Empower RF recently unveiled its model 2141 solid-state Class AB linear amplifier based on GaN and LDMOS transistor technologies. It is suitable for CW signals and signals with modulation, such as AM and FM, over a range from 100 to 6000 MHz, with 500 W typical saturated output power to 1000 MHz and 125 W typical saturated output power to 6000 MHz. The four-unit stacked system measures 19 x 22 x 22 in. and weighs 220 lbs. It features a 20-dB gain-adjustment range, at least 47 dB power gain across the full frequency range, with better than ±2 dB gain flatness, and RS-422/485 remote control.
For broadband applications at lower power levels, numerous test-instrument manufacturers offer extremely linear amplifiers capable of covering broad bandwidths. The model GT-1020A instrumentation amplifier from Giga-tronics, for example, covers the broad frequency range from 100 MHz to 20 GHz, suitable for use with broadband signal generators, spectrum analyzers, and vector network analyzers. It provides about 600 mW (+28 dBm) output power from 100 MHz to 10 GHz and about 500 mW (+27 dBm) typical output power from 10 to 20 GHz, in a compact housing measuring 2.5 x 6.8 x 7.0 in. and weighing just 4.5 lbs with SMA connectors.
For both instrumentation and system use, Agilent Technologies offers its 83000A series of microwave system amplifiers for applications through 50 GHz. Some extremely broadband units are included, such as model 83006A, from 10 MHz to 26.5 GHz (20-dB gain and +13 dBm output power), and model 83051A, operating from 45 MHz to 50 GHz (23-dB gain at +12 dBm output power).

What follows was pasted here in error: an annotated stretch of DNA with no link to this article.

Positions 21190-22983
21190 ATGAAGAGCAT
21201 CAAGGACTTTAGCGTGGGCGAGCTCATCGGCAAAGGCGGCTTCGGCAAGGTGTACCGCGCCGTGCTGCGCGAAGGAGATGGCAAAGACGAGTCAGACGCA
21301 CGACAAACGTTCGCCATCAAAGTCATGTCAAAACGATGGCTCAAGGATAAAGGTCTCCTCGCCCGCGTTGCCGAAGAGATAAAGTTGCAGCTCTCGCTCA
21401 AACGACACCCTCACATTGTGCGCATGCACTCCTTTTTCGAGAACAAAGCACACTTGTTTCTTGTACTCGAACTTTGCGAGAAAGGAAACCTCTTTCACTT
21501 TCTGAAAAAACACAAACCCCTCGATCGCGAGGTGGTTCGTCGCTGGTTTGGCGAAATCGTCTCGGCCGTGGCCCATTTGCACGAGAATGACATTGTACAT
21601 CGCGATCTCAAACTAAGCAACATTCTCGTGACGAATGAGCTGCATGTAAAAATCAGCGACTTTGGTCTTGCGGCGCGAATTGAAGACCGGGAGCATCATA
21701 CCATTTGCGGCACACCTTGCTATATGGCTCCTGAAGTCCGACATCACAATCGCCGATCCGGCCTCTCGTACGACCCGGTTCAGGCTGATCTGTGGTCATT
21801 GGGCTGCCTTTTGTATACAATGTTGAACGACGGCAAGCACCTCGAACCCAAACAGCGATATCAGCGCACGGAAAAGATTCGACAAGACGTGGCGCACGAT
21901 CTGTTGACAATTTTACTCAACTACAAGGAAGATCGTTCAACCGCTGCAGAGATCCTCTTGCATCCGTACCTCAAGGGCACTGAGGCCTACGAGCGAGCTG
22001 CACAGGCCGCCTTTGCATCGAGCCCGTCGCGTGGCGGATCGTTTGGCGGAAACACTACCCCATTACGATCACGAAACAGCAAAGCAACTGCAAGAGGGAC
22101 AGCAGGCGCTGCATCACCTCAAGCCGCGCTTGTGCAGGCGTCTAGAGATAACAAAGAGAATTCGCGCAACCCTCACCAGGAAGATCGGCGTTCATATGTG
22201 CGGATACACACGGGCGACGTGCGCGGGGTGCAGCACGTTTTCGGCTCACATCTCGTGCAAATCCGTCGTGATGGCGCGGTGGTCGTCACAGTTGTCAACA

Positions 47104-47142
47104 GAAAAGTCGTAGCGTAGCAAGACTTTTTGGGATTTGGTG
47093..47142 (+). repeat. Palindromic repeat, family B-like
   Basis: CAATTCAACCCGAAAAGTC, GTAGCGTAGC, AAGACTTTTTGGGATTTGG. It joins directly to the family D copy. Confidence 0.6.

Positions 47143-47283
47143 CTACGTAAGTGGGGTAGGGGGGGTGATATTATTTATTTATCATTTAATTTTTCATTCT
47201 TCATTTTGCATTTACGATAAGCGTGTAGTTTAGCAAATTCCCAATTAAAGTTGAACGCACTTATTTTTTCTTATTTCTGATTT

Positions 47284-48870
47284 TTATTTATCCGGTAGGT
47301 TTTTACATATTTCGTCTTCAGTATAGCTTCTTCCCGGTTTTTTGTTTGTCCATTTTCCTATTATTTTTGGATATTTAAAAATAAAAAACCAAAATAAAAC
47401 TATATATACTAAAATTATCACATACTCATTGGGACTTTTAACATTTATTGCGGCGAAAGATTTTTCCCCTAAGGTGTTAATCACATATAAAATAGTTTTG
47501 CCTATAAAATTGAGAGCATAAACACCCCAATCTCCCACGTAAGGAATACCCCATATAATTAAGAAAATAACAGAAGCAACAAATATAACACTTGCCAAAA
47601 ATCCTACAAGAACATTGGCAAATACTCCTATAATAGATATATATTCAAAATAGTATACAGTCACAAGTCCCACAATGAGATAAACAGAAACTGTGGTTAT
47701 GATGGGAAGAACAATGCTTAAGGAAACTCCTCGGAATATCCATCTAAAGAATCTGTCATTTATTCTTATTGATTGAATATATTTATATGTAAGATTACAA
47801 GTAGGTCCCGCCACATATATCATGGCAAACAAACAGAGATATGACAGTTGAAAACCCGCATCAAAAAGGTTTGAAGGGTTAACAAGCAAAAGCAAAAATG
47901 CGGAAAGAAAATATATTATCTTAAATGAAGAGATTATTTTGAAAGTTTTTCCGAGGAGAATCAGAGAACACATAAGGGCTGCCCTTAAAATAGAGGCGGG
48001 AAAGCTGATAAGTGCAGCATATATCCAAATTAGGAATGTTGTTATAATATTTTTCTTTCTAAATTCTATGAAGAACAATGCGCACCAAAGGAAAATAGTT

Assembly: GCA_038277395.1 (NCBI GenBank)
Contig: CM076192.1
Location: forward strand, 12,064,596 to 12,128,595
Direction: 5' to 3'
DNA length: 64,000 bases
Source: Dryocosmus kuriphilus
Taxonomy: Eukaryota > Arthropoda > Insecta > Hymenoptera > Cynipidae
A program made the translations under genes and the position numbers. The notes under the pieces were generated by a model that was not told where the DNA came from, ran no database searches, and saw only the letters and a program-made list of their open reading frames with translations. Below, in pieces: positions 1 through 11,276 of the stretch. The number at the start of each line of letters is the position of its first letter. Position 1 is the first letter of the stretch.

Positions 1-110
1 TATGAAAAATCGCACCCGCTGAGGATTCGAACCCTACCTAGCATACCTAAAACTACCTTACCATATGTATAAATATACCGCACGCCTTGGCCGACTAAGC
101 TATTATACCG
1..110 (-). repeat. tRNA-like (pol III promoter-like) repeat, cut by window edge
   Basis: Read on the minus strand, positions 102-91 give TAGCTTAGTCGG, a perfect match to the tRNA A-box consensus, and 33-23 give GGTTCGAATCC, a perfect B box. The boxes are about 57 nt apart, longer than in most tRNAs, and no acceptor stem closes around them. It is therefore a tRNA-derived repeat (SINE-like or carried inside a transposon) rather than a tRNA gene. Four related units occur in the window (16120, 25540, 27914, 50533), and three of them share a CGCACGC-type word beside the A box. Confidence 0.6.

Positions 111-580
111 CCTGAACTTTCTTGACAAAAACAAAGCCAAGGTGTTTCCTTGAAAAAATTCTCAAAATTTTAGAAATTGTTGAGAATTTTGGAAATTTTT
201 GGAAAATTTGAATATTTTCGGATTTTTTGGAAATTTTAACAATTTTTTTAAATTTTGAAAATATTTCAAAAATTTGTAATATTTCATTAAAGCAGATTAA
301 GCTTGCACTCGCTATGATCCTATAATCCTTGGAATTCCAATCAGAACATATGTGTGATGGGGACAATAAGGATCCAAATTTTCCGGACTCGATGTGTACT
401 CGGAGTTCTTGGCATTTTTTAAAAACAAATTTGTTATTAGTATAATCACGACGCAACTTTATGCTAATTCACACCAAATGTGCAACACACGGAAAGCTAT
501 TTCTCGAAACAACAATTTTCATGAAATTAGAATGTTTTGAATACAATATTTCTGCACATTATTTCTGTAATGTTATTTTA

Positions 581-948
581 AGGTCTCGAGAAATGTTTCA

A company that supplies numerous power amplifiers for test applications, Instruments For Industry, has leveraged GaN device technology in its S61-50 series of broadband amplifiers, which provide as much as 50 W CW output power from1 to 6 GHz. The amplifiers are built into compact housings measuring just 5.25 x 19.00 x 24.00 in. They are well suited for electromagnetic-interference (EMI) compliance testing and electromagnetic-compatibility (EMC) testing requiring the wide bandwidth. The company also supplies power amplifiers that combine technologies, such as the ST181-50 series of amplifiers with as much as 50 W CW output power from 0.8 to 18.0 GHz, using TWTs and GaN transistors to achieve the final power levels.
Amplifier Research is another amplifier supplier well associated with solutions for test applications. Its recently introduced model 50S1G6 Class A power amplifier (Fig. 2) is supplied in a rack-mount case measuring 19.8 x 8.0 x 21.5 in. It delivers 50 W CW output power from 700 MHz to 6 GHz and 48-dB minimum gain with ±2 dB worst-case gain flatness. The amplifier includes an RF input leveling circuit to protect the amplifier from overdrive conditions by maintaining input levels at or below 0 dBm. It incorporates forced-air cooling and can be remote controlled by means of RS-232, GPIB, USB, and Ethernet interfaces.